Datacom has issued its financial results for the year to 31 March 2018, bragging about its “twenty years of continuous revenue growth” and its 9.3 percent revenue growth for the year, to $1.27b, but neglecting to mention that its after tax profit of $23.5m was 46 percent down on the previous year.
The company’s profit to 31 March 2017 was $43.7m, a substantial increase on the previous year’s $27.2m.
“Datacom has more than doubled its revenue, with a compound annual growth rate (CAGR) of 8.5 percent across that period, showing the company’s durability and adaptability in a time of massive market change,” the company said.
With no mention of the profit decline there was of course no mention for the reasons behind it in CEO Greg Davidson’s statement.
"Datacom’s strategy and new organisational structure positions us well to meet current and future client needs, as well as future growth across all markets,” he said.
“We’re confident in our ability to capitalise on strategic growth areas such as cybersecurity and customer experience, and our ability to deliver high value solutions consistently to our customers." Datacom said revenue growth had been “driven by key wins such as the Department of Home Affairs in Australia, and Auckland Airport, NZ Lotteries Commission and Vector Energy in New Zealand.”
In addition to these wins, Datacom said it had “embarked on major new projects with existing customers such as Transport for NSW, The Department of Premier and Cabinet in Queensland, and the Accident Compensation Corporation (ACC) in Wellington.”
Capital expenditure increased by 53 percent over the prior year to $55.4m, and operating expenditure on major investments increased by 35 percent to $19.1m to “support the company’s strategy to grow its capabilities and global footprint, and support the creation of new lines of business and solutions utilising Datacom’s own intellectual property.”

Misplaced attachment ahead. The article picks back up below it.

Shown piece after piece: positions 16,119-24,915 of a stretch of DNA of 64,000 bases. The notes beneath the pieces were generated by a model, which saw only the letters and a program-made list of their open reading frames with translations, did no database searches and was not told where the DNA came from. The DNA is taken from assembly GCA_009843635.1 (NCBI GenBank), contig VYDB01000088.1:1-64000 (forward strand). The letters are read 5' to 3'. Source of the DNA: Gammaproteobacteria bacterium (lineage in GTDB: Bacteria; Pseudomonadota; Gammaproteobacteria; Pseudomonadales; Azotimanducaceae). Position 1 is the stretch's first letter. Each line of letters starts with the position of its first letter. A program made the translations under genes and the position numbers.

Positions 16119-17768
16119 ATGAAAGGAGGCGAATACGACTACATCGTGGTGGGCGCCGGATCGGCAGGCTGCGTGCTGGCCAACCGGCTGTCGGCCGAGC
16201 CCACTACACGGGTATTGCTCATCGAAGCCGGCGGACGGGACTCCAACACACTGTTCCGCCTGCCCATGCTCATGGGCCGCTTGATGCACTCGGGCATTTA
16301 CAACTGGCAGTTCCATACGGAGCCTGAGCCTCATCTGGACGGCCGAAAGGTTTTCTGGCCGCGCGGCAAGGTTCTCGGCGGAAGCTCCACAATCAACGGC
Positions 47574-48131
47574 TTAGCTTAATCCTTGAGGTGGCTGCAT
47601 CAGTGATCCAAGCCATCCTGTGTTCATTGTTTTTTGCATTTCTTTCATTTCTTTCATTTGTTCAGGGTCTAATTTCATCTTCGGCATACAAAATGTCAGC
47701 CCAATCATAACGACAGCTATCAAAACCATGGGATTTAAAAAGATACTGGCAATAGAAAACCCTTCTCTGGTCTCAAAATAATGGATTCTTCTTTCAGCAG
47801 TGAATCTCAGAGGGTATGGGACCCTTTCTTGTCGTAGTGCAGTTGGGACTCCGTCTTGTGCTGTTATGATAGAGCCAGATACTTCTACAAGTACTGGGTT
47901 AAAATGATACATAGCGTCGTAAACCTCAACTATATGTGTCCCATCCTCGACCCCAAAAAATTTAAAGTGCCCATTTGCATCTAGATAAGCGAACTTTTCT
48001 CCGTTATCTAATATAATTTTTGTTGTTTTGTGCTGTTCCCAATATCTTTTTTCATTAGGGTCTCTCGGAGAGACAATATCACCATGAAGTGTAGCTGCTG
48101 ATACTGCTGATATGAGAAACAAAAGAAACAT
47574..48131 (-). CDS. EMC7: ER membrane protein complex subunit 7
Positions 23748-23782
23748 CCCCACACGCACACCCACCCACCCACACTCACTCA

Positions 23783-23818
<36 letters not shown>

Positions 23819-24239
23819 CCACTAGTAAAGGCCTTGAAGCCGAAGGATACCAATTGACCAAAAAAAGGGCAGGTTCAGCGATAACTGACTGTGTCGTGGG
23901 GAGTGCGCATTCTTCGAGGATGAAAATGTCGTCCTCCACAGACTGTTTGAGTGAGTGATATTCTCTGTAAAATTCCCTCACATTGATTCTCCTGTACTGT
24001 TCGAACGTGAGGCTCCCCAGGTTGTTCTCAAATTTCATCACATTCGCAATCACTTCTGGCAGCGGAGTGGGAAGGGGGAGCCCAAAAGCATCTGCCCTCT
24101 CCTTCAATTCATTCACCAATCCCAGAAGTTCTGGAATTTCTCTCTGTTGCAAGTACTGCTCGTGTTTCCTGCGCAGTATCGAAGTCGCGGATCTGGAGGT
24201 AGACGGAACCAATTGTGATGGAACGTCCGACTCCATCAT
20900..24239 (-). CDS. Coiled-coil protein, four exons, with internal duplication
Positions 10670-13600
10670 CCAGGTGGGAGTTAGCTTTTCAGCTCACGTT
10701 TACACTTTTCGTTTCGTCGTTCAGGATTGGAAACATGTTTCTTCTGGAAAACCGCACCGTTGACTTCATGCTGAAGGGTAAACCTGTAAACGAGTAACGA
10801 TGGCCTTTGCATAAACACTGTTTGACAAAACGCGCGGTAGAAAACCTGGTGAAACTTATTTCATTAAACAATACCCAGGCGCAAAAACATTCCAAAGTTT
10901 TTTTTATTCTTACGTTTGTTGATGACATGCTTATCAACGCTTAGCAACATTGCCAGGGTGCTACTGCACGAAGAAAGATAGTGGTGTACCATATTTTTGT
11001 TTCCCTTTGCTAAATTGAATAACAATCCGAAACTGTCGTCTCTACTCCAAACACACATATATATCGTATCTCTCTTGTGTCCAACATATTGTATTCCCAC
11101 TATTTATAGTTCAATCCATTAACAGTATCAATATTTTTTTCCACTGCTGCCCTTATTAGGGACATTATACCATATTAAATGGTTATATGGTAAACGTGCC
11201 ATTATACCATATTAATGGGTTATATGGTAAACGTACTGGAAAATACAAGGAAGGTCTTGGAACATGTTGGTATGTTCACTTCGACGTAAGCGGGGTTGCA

Datacom also opened new offices in Auckland, Adelaide, Singapore and formed a new partnership with Australian data centre provider, AirTrunk.
The Datacom Systems business continued to generate the largest percentage of revenue, through projects based around IT managed services, third party products and licensing, and custom software development, the company said.
This year’s result will be the last reported under Datacom Group’s current structure. On 30 May it announced a restructure into four market-facing businesses focussed on specific geographies or sectors: Australia Commercial, New Zealand Commercial, Public Sector A/NZ, and International.
These operate alongside the group-wide Connect, Operations, and Products & Marketing businesses. The People and Finance corporate functions continue to support the group and are unchanged.